People say we're a rude bunch these days. From the people at work to our fellow commuters, there always seems to be some sort of conflict going on. Now studies suggest that when you see so much of it, you can start behaving badly too.
Michelle Gerdes in The Wall Street Journal says research indicates that people are definitely ruder, possibly because our lives have become more hectic and pressure packed. What makes it more complicated is that rude people can climb the career ladder more easily than others.
But now we have evidence that rudeness is actually infectious, which means co-workers don’t just affect people at the office. The rudeness can spread like a virus, through a ripple effect that may ultimately impact on their personal relationships and other businesses.
A study conducted by Baylor University in Texas has found that the impact of rudeness can move beyond the workplace.
The study’s author, Merideth Ferguson, writes: “Employees who experience such incivility at work bring home the stress, negative emotion and perceived ostracism that results from those experiences, which then affects more than their family life - it also creates problems for the partner's life at work," Ferguson says.
The stress created by rudeness can be so intense that, at the end of the day, it is taken home by the worker. For example, the partner may have to pick up more of the family responsibilities.
Those demands may then interfere with the partner's work life. So the upshot is that it will affect the partner’s work life, not to mention their relationship and home life.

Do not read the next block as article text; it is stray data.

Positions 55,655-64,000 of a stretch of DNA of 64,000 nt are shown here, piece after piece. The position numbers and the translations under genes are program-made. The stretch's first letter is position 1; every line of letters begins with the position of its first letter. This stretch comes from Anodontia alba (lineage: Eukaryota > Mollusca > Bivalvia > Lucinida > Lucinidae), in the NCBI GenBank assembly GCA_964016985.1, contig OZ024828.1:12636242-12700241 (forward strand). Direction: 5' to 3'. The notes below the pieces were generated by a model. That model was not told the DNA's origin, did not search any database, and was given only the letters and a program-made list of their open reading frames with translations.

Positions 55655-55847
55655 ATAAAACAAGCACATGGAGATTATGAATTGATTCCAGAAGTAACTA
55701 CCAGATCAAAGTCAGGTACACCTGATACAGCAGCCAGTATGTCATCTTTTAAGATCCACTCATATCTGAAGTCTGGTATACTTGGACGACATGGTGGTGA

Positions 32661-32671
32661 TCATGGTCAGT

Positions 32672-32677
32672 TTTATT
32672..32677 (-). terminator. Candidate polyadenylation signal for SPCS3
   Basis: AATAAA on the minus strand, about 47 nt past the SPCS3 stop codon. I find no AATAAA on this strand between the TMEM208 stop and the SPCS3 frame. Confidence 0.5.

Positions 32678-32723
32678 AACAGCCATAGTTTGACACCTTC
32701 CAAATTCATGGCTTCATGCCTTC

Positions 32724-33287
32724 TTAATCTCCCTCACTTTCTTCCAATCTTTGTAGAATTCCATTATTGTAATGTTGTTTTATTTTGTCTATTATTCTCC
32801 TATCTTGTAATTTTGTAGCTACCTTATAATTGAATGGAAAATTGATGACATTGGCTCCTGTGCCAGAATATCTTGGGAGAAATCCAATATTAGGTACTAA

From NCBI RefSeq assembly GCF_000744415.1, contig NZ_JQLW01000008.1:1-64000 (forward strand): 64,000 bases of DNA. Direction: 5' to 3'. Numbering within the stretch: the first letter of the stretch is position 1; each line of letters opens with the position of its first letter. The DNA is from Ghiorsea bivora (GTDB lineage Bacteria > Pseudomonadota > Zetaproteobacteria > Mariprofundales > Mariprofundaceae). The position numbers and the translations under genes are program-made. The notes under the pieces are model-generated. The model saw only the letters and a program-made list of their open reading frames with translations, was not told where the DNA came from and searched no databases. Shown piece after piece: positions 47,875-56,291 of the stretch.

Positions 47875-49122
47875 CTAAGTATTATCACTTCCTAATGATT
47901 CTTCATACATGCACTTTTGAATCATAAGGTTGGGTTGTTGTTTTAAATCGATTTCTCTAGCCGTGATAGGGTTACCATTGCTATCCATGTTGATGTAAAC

Needless to say, the Baylor study found that people who had experienced workplace rudeness were more likely to encounter work/family conflicts and more marital issues.
That follows an earlier study that shows employees' rudeness to each other actually has far more of an impact on a business than rudeness directed toward customers, or even employee incompetence. Again, it’s that ripple effect.
And of course the rudeness affects how you perform at work. Australian studies show that workplace rudeness actually has a negative impact on productivity, not to mention psychological distress and physical health.
So stuff like people always questioning your judgement, excluding you, interrupting when you are speaking, making snide comments, withholding information or just running you down will all have an impact on your workplace performance.
Part of the problem is that rudeness can often be in the eyes of the beholder. If you tell somebody to stop talking loudly on their mobile phone on the train, they might see it as you intruding on their personal space and freedom to do whatever they want.
Sara Eckel at Forbes suggests that when you do confront the person, discuss it in private, keep it civil and look at solutions. She says you should also do a bit of self analysis to see if you’re guilty of the same thing. But you need to take it in hand to stop those ripple effects.
How does workplace rudeness affect your work and home life?